Soft Tissue and Bone Development in Young Girls (STAR)
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|ClinicalTrials.gov Identifier: NCT02654262|
Recruitment Status : Unknown
Verified September 2016 by Eunice Kennedy Shriver National Institute of Child Health and Human Development (NICHD).
Recruitment status was: Recruiting
First Posted : January 13, 2016
Last Update Posted : September 26, 2016
|Condition or disease|
The pediatric obesity epidemic continues unabated. Its cardio-metabolic complications are undisputed, including inflammation, insulin resistance (IR), glucose intolerance and greater prevalence of type 2 diabetes (T2D) in youth. We contend an equally serious consequence of these obesity co-morbidities is their detrimental effects on bone development during adolescence, a critical time for mineral accrual and architectural modeling that underlies bone strength and fracture risk. This proposition has received little attention and the sparse results are mixed, with reports of augmented and impaired mineralization. In contrast, animal data demonstrates reduced mineral accrual and compromised architecture with insulin resistance and chronic inflammation. The conflicting results in youth are likely due to mixed samples and analyses that commingle obese youth with metabolic complications with so called metabolically healthy obese youth and the use of technology (i.e., dual energy x-ray absorptiometry, DXA) to measure bone outcomes that is confounded by the very changes that investigators seek to detect. We posit that the positive mechanical effect of excess adiposity on bone is countered by chronic low-grade inflammation and IR so that obese youth with these metabolic complications suffer impaired bone development whereas obesity in otherwise metabolically healthy youth augments development. A thorough understanding of the effects of adiposity and its co-morbidities on bone development is crucial to the development of efficacious interventions aimed at maximal mineral accrual and bone modeling. Thus, we propose primary aims designed to clarify the effects of obesity, insulin resistance and inflammation on bone around the time of peak height velocity. Adipose tissue (AT) distribution undoubtedly matters, especially abdominal visceral AT and skeletal muscle fat content, both strongly related to insulin resistance. Failure to characterize fat distribution is another important limitation of past studies. Consequently we will assess the effect of visceral AT and skeletal muscle fat along with whole body fatness and propose secondary aims designed to develop safe, cost effective methods that we and others can use for estimating AT distribution, a critical component of risk that has rarely been studied in youth relative to bone development.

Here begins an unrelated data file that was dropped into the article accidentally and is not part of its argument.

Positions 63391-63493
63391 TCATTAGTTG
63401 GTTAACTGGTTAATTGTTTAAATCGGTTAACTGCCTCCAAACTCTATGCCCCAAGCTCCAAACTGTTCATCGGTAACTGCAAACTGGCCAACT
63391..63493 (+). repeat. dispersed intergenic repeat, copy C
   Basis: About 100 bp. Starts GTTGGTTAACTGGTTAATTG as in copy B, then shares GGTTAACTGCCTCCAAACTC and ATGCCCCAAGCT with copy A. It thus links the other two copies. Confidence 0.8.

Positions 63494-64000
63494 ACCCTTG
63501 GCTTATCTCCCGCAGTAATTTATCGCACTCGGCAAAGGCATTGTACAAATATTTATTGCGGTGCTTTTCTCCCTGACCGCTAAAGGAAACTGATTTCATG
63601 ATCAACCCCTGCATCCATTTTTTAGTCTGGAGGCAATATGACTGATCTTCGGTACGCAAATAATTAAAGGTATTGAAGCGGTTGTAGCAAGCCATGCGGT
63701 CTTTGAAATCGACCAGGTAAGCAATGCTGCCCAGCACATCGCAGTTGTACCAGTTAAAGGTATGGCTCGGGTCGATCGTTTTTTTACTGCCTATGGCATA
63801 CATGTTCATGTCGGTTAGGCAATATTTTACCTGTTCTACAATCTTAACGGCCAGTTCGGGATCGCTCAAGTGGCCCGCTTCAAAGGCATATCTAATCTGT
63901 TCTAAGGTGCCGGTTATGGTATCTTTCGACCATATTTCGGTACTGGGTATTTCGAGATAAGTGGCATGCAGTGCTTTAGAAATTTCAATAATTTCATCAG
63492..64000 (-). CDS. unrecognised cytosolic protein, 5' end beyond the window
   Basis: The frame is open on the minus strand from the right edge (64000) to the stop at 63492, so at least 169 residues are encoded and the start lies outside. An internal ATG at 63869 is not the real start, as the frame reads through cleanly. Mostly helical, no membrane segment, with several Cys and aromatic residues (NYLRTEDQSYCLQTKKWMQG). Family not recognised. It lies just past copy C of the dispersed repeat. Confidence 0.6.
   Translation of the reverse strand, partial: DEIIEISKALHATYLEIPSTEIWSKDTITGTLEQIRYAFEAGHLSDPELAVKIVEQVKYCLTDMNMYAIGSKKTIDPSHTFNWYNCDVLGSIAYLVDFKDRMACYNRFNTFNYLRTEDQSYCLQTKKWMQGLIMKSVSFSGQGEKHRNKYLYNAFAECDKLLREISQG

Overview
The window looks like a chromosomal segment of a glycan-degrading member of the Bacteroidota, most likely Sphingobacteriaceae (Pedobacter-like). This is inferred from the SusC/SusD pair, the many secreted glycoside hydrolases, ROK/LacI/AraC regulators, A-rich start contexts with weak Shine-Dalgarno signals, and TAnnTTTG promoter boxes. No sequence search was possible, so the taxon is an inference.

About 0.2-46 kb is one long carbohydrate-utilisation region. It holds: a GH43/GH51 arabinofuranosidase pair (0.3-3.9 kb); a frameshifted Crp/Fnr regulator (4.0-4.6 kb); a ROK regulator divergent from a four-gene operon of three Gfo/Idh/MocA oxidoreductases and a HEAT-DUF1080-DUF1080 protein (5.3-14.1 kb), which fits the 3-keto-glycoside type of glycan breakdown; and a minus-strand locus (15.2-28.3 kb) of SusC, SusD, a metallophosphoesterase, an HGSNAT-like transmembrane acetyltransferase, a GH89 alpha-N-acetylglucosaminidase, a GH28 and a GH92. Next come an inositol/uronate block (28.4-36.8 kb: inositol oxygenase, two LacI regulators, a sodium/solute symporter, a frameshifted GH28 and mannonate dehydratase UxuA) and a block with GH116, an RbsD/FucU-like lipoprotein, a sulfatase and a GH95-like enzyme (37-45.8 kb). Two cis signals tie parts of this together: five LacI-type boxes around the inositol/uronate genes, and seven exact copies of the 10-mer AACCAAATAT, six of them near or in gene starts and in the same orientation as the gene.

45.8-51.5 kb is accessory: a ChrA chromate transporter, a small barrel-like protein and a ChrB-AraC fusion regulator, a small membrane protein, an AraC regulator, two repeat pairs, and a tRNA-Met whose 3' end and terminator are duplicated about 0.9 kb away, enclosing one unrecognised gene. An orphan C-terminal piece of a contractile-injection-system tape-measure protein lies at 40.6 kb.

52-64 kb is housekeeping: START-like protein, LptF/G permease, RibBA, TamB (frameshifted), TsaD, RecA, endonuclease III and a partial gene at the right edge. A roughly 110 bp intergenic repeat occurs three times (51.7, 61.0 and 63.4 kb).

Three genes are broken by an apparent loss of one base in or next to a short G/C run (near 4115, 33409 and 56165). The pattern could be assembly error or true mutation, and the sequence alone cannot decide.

- Assess the associations of total and regional adiposity (visceral AT and leg muscle fat content), insulin resistance, and inflammation with bone mass, density, structure and strength in normal weight, overweight, and obese pre-menarcheal girls
- Assess the effects of total and regional adiposity, insulin resistance, and inflammation on bone development (i.e., 2 year changes in bone parameters) in normal weight and obese pre-menarcheal girls.
|Study Type :||Observational|
|Estimated Enrollment :||450 participants|
|Official Title:||Obesity and Bone Development in Young Girls|
|Study Start Date :||January 2013|
|Estimated Primary Completion Date :||December 2017|
|Estimated Study Completion Date :||December 2017|
- Bone development [ Time Frame: 2 years ]Baseline cross-sectional (N=450) and longitudinal changes over 2 years (N=150) in bone mass, density, structure and strength, measured by peripheral quantitative computed tomography (pQCT) and dual-energy X-ray absorptiometry (DXA), as they relate to body composition by DXA and blood biomarkers of insulin resistance and inflammation.
Biospecimen Retention: Samples With DNA
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Please refer to this study by its ClinicalTrials.gov identifier (NCT number): NCT02654262
|Contact: Robert Blew, MSfirstname.lastname@example.org|
|Contact: Vinson Lee, MS||(520) email@example.com|
|United States, Arizona|
|University of Arizona, Nutritional Sciences Department||Recruiting|
|Tucson, Arizona, United States, 85714|
|Contact: Robert Blew, MS 520-626-3067 firstname.lastname@example.org|
|Contact: Vinson Lee, MS 520-626-9534 email@example.com|
|Principal Investigator:||Scott B Going, PhD||University of Arizona|